HCLC Chair Ian Rathbone responds to Ken Clarke after BBC Radio 4’s ‘Law in Action’ programme (broadcast Tuesday February 21st 2012)
Last night as I listened to Kenneth Clarke, the Justice minister on the BBC iPlayer talking to Joshua Rozenberg on Radio 4′s ‘Law in Action – Legal aid changes: long overdue reform or denial of justice?‘ programme I noticed that on screen underneath was a picture of a gun and the words ‘For you – how to commit murder‘. I say no more.
Mr Clarke is fond of over stressing words like ‘vast‘ as in sums of money spent on legal aid and ‘flood‘ of legal claims. Such is his considerable and pudgy grasp of figures. He seems to think that the House of Lords acting as a second democratic chamber is hastening their reform. Very threatening but then you realise it’s all empty rhetoric because it becomes apparent he is hoping to join them (Memo to David Cameron: Send the hush puppy kid upstairs. Make it soon).
But then Mr Clarke (now awaiting ennoblement) says: “We have by far the most generous system in the world. It has to be cut back“. Of course. We absolutely cannot have such generosity to the poor but to bankers seeking ‘vast‘ bonuses … and to the ‘flood‘ of pawnbrokers and loan sharks … well, that’s different isn’t it. In the same way that being a Director of British Tobacco (for example) would not in the least influence your decision – making skills on the hazards of smoking.
And just to jazz it up a bit, Mr Clarke thinks most of the legal aid advice is just about “some reasonable general knowledge of the welfare system“, not even really ‘legal’, and “some quizzing of the claimant to check they haven’t left out some vital aspect of their claim“. So, quite easy then. Even a Minister of Justice could do it.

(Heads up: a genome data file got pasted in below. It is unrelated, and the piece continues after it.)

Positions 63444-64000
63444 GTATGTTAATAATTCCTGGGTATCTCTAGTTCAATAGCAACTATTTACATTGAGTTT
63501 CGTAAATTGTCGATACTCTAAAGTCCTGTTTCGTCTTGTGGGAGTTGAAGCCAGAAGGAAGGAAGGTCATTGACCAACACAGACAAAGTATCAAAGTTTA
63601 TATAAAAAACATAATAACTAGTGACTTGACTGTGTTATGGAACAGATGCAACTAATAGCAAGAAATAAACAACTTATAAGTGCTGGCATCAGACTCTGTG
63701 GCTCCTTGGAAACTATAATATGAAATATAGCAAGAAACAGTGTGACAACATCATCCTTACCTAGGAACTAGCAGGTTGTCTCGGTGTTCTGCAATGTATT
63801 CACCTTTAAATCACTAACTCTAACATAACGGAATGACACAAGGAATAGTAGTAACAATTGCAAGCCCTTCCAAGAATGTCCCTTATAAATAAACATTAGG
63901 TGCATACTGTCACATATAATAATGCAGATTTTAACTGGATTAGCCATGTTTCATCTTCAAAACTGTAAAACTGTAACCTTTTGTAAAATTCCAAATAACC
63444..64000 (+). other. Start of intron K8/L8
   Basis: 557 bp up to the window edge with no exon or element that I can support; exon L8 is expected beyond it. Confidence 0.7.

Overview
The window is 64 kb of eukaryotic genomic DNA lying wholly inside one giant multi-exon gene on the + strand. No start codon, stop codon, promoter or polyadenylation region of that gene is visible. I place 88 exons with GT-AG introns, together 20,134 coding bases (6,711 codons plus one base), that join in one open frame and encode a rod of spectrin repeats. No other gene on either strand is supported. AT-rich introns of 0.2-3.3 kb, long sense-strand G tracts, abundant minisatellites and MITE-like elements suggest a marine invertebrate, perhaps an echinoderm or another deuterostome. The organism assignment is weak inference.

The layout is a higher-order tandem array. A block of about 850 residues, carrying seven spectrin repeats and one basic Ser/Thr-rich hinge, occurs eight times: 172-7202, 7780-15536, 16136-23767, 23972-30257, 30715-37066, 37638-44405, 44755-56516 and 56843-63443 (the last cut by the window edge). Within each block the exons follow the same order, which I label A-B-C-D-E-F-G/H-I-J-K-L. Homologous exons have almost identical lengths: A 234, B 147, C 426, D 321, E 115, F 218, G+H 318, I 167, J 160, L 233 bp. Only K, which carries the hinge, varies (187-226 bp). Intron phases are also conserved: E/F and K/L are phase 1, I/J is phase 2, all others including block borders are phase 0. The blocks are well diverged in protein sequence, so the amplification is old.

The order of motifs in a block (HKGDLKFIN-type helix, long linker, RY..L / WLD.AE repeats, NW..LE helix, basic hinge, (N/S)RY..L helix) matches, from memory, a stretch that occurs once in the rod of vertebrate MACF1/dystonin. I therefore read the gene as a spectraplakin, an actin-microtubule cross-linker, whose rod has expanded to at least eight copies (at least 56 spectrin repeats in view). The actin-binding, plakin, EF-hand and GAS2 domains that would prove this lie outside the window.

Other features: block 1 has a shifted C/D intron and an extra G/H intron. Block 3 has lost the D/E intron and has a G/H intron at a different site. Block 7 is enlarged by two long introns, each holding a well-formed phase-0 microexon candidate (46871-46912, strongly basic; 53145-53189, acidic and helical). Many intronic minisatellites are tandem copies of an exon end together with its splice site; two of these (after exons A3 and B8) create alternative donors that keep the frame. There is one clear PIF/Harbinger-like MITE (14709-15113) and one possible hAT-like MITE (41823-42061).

But what is really to blame for all the vastness and flooding and even the odd amount of ‘huge‘ is the heavy legal lobby. They are the real villians of the piece who have got all this legal aid. But strangely, he’s not cutting the lobby. It’s so much easier to attack the poor because they can’t hit back.
But not to worry because after the amptutation there will be a magical settling down with a structure of fees eventually emerging, like beautiful butterflies from their legal aid cocoons and everything will be lovely once more in the garden, and Lord Clarke of Hush Puppy (for such will he be) can at last rest in his nook, puffing away on his fag and trying to interest passers-by in old gramophone records of ‘I aint gonna work on Maggie’s farm no more‘.
What we are seeing here is the clock being turned back but as we know, whatever manipulation of the timepiece you do, time and the gap between rich and poor keeps moving on. Clarke seems not concerned at all that 600,000 people are being taken out of scope, preferring to focus on the difficulty of estimating the cost, but it’s probably around £350m, which is not too bad for a day’s work for a banker actually.
Vast in fact. One might even venture huge.
*Read Ian’s Chair’s blog HERE: